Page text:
Home > Fed’s Quantitative Easing Program to Continue

Fed’s Quantitative Easing Program to Continue

Last Wednesday’s Fed December meeting sent the USD lower across the board. As expected, the Fed expressed its dovishness and ruled out any possible rate hikes until at least 2024. 

Quantitative Easing (QE) is a bond-buying program run by the Fed. Under such a program, the central bank buys bonds issued by the U.S. Treasury –  basically buys the U.S. debt. In doing so, it lowers the yields and thus eases the financial conditions in the economy.

Such practice is part of unconventional monetary policy, and it is common when interest rates are at zero or close to the zero level. The more the central banks buy, and the longer the program runs, the more the monetary policy eases. With it, the currency.

What Did the Fed Suggest At Its December Meeting?

One of the most important messages that the Fed sent was that there is no end in sight for the QE program. Now that vaccines are rolled out, and somehow the world sees the light at the end of the tunnel, some voices suggested that the Fed should signal a possible tapering (i.e., slow down) in its bond-buying program as early as 2021. However, Chair Powell skillfully avoided any hint at such a thing.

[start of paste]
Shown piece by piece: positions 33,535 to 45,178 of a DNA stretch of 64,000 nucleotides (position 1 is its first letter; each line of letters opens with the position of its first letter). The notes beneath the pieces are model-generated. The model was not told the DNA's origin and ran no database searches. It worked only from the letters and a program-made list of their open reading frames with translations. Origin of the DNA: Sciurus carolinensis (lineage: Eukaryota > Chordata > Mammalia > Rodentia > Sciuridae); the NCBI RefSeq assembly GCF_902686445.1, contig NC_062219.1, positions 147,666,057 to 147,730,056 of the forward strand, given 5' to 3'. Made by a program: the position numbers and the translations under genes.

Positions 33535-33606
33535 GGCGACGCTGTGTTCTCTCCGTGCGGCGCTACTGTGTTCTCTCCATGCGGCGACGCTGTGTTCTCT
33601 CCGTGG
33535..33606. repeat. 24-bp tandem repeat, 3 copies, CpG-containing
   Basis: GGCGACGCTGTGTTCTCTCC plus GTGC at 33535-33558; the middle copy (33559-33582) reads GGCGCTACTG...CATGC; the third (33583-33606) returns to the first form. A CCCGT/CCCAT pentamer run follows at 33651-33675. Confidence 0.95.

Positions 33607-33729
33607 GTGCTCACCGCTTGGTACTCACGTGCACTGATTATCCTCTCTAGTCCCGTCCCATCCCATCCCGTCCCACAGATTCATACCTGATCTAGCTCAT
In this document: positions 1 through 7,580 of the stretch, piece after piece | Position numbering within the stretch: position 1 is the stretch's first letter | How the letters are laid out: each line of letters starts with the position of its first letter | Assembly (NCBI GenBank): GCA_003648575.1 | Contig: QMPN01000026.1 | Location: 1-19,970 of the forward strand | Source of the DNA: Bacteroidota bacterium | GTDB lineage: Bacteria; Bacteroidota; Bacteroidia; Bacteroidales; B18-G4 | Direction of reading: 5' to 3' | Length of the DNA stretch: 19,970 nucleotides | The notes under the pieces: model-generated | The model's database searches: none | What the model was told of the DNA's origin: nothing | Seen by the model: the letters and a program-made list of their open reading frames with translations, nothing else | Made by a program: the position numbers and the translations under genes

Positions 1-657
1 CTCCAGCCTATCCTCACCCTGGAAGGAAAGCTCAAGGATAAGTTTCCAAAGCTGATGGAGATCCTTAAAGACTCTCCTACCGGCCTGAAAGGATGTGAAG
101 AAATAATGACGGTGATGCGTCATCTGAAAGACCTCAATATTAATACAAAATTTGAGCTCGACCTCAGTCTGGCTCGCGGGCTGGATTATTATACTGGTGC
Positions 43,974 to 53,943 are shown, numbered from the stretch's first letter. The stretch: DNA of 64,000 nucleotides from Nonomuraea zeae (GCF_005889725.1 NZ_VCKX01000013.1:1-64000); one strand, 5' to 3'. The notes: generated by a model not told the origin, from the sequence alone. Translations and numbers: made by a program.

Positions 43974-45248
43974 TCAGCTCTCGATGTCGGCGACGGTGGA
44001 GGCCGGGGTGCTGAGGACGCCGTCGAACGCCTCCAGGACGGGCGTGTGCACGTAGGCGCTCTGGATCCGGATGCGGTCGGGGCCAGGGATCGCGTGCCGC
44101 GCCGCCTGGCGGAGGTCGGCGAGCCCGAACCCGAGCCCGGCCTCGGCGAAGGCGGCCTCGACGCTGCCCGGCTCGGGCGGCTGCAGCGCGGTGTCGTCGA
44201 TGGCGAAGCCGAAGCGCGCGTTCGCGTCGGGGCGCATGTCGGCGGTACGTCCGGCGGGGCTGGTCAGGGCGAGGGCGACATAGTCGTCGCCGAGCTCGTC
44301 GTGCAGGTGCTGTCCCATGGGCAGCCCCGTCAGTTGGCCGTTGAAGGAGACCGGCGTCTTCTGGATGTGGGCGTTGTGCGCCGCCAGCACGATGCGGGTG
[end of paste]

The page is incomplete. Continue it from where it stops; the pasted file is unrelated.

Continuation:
So far, the Fed’s bond-buying program was tilted toward the shorter-maturity bonds. By doing so, the Fed managed to ease financial conditions in addition to lowering the federal funds rate to zero. Moving forward in 2021 and possibly beyond, the Fed suggested it may shift its buying toward longer-maturity bonds. Currently, the Fed buys $120 billion worth of bonds each month. To ease financial conditions, even more, it could increase the pace in 2021 or expand the duration of the program to 2022. Also, by shifting the target to longer-maturity bonds in a so-called ‘Operation Twist’, it aims at depressing the yields on the longer-term bonds. This way, corporations can issue longer-term debt at favourable conditions and invest the proceeds in the real economy.

However, there is not certain that the Fed will start the operation twist next year. When questioned, the Fed’s Chair Jerome Powell did not sound sure about the effectiveness of such a move. He even pointed out that some sectors, like the housing sector, bounced back quite strongly, but he did not rule out additional monthly purchases and even hinted that there is more that the Fed can do.

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